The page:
Writer and director Michael Almereyda (Nadja) has fashioned a high tech and cleverly staged adaptation of William Shakespeare's classic. Set in New York City in 2000, the drama begins with an announcement of the death of the king and CEO of Denmark Corporation. Ensconced in his fancy apartment high above the city, Hamlet (Ethan Hawke) broods over the news. At a press conference, his sexy mother Gertrude (Diane Venora) reveals her upcoming marriage to Claudius (Kyle MacLachlan), a slick corporate wheeler-dealer on the fast track.
Hamlet's friend Horatio (Karl Geary) reports that a ghost has been picked up by the building's surveillance cameras. Soon Hamlet's father (Sam Shepard) is in his apartment with a tale of betrayal and great evil to tell. Convinced that he must act swiftly to avenge his father's murder, Hamlet must first deal with Ophelia (Julia Stiles) whose father Polonius (Bill Murray) has enlisted her in service of Claudius. The moody protagonist must also play a game of cat and mouse with Rosencrantz (Steve Zahn) and Guildenstern (Dechen Thurman), who bear him ill will. The final confrontation between Hamlet and Ophelia's brother Laertes (Liev Schreiber) takes place on a penthouse roof.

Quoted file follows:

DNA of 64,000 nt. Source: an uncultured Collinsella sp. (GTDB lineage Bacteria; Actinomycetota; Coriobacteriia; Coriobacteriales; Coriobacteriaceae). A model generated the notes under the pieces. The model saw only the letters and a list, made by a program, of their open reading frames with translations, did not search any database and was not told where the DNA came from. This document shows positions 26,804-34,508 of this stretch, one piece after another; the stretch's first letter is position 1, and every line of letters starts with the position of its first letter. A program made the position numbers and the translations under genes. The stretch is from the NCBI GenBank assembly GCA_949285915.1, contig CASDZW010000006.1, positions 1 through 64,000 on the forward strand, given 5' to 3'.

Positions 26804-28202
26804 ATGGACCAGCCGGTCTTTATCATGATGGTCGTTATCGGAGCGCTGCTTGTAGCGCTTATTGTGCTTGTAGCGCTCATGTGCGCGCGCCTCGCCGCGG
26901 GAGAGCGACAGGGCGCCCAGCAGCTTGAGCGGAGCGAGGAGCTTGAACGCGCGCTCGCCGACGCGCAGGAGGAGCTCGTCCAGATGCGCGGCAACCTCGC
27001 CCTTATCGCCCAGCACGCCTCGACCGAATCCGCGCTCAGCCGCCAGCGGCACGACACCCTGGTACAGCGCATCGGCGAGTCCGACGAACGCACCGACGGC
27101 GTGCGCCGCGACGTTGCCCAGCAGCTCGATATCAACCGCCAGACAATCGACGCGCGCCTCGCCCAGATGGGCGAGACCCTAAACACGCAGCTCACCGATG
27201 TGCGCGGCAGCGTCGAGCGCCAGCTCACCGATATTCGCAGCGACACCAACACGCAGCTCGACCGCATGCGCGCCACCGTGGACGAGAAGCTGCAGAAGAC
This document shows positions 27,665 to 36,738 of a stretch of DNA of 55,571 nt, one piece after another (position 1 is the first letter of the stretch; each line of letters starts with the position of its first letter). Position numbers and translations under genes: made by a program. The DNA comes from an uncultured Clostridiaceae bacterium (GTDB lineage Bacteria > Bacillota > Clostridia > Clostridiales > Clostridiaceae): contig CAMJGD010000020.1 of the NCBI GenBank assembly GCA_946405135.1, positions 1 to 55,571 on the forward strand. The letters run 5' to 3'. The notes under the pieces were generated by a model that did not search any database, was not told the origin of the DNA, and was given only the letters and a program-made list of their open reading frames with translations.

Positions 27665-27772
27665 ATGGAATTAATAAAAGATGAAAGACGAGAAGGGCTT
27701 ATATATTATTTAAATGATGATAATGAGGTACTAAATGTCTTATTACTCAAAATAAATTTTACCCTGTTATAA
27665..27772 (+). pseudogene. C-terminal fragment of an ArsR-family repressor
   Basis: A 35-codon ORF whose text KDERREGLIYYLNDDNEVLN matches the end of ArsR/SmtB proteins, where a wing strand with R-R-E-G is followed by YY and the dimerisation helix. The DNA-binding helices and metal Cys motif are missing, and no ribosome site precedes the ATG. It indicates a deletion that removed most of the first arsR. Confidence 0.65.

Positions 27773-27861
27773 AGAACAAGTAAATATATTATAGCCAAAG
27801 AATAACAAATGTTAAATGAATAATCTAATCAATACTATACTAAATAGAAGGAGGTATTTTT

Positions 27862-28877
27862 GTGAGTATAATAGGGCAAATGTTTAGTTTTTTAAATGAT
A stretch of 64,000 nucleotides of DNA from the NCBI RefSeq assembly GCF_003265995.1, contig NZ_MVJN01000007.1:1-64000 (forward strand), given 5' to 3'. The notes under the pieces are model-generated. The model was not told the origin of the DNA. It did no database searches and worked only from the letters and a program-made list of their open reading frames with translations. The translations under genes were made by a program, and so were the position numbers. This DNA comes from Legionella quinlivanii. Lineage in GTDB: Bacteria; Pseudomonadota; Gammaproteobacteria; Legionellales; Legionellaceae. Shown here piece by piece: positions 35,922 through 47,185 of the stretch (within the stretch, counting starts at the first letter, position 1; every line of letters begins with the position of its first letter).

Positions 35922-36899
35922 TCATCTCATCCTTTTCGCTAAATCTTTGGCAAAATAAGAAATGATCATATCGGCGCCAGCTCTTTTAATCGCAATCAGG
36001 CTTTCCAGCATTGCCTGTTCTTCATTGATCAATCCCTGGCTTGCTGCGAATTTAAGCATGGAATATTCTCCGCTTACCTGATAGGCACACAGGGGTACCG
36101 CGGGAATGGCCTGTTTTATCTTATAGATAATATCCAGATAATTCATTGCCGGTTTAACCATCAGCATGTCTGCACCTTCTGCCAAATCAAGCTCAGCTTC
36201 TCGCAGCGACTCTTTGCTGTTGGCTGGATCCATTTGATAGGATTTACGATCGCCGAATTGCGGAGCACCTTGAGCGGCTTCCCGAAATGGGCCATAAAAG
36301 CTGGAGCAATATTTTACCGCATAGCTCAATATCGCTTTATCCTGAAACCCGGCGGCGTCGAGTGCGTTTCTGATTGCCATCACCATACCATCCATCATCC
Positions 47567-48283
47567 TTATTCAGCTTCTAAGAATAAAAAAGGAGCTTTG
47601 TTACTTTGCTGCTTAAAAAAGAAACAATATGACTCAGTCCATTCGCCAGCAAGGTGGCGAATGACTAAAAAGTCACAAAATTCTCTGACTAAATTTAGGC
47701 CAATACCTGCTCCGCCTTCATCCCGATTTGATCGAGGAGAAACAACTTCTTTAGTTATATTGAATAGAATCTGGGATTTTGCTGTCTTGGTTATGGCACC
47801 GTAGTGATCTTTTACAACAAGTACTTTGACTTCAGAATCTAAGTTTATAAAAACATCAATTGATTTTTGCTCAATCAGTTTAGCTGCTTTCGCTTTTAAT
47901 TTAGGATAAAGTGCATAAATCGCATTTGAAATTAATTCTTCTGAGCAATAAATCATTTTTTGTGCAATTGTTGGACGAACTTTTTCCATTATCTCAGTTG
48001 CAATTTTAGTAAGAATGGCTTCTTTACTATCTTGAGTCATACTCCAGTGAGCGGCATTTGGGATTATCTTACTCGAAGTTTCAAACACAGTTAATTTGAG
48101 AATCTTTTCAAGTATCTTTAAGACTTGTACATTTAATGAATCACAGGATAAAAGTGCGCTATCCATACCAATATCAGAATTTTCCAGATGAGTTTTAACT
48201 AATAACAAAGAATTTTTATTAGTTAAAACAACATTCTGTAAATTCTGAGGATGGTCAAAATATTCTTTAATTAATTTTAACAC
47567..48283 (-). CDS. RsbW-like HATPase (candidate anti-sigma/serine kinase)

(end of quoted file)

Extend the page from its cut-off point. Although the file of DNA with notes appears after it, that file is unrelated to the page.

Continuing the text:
Almereyda has staged this classic with imaginative clout. Some of the most audacious scenes include Hamlet's famous "to be or not to be" speech given as he wanders down a video store aisle, Ophelia's descent into insanity at a prestigious event at the Guggenheim Museum, and the king's ghostly appearance in front of a soda-dispensing machine. Some speeches arrive as faxes or messages on an answering machine. Home videos, cell phones, limousines, and other symbols of our high tech culture make up the layered environment of this powerful adaptation, which proves beyond a doubt that Shakespeare is as contemporary as ever.